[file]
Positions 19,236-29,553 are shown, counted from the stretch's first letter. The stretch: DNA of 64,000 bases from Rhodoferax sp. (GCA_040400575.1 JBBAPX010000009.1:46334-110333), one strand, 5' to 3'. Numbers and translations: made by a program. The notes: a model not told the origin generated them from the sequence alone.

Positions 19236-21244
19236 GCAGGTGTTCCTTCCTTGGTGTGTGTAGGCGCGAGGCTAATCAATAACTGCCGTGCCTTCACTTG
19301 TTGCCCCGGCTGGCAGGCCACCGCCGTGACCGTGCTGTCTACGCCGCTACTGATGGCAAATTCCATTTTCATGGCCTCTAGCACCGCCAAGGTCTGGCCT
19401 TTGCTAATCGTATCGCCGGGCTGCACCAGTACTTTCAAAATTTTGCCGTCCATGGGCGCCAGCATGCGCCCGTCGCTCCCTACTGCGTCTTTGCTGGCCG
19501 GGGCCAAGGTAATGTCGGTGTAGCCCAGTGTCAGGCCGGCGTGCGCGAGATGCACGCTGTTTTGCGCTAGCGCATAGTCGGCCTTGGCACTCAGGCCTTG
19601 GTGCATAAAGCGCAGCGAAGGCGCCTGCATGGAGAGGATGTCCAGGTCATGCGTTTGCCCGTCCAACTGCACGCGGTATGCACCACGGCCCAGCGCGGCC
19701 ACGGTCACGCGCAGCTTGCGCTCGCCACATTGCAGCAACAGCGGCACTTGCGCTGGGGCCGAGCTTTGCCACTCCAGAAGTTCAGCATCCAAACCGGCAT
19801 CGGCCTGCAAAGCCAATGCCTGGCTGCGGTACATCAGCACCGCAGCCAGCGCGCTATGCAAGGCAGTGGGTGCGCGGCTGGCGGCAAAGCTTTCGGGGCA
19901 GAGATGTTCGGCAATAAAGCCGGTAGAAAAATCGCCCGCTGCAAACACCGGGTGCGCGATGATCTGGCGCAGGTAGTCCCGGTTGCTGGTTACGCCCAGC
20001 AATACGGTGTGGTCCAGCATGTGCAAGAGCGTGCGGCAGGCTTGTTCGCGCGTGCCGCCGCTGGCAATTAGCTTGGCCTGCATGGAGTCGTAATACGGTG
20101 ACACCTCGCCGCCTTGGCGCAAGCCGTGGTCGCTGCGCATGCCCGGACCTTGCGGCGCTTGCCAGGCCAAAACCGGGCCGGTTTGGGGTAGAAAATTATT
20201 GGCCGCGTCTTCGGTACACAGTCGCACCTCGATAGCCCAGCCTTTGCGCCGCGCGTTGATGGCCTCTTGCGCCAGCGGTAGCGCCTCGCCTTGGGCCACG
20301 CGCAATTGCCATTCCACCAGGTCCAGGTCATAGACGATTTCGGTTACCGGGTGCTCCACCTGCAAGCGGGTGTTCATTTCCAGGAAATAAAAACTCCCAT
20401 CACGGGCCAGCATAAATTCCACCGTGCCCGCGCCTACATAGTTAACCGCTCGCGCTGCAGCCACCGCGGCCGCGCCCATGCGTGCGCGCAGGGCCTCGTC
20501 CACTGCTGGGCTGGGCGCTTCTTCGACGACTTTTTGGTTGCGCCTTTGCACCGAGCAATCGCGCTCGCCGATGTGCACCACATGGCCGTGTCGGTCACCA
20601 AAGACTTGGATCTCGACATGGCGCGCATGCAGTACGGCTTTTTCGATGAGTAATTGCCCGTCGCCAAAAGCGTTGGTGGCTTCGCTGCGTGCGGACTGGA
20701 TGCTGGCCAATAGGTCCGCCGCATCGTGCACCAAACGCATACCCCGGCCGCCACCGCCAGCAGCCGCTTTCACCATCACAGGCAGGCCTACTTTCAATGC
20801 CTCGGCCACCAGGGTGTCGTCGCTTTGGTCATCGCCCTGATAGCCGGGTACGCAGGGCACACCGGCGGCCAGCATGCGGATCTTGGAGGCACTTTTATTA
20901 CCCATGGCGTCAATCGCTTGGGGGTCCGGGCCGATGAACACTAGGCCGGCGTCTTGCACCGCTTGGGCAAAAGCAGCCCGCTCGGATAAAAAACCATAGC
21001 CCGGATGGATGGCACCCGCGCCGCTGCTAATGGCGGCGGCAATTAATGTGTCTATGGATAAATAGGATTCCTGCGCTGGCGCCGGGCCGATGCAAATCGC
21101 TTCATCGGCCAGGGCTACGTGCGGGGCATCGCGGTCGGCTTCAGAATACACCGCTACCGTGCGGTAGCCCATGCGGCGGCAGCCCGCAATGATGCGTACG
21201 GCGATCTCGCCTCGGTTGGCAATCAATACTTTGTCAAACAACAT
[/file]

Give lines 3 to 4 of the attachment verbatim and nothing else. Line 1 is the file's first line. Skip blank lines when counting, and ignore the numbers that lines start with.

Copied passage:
19236 GCAGGTGTTCCTTCCTTGGTGTGTGTAGGCGCGAGGCTAATCAATAACTGCCGTGCCTTCACTTG
19301 TTGCCCCGGCTGGCAGGCCACCGCCGTGACCGTGCTGTCTACGCCGCTACTGATGGCAAATTCCATTTTCATGGCCTCTAGCACCGCCAAGGTCTGGCCT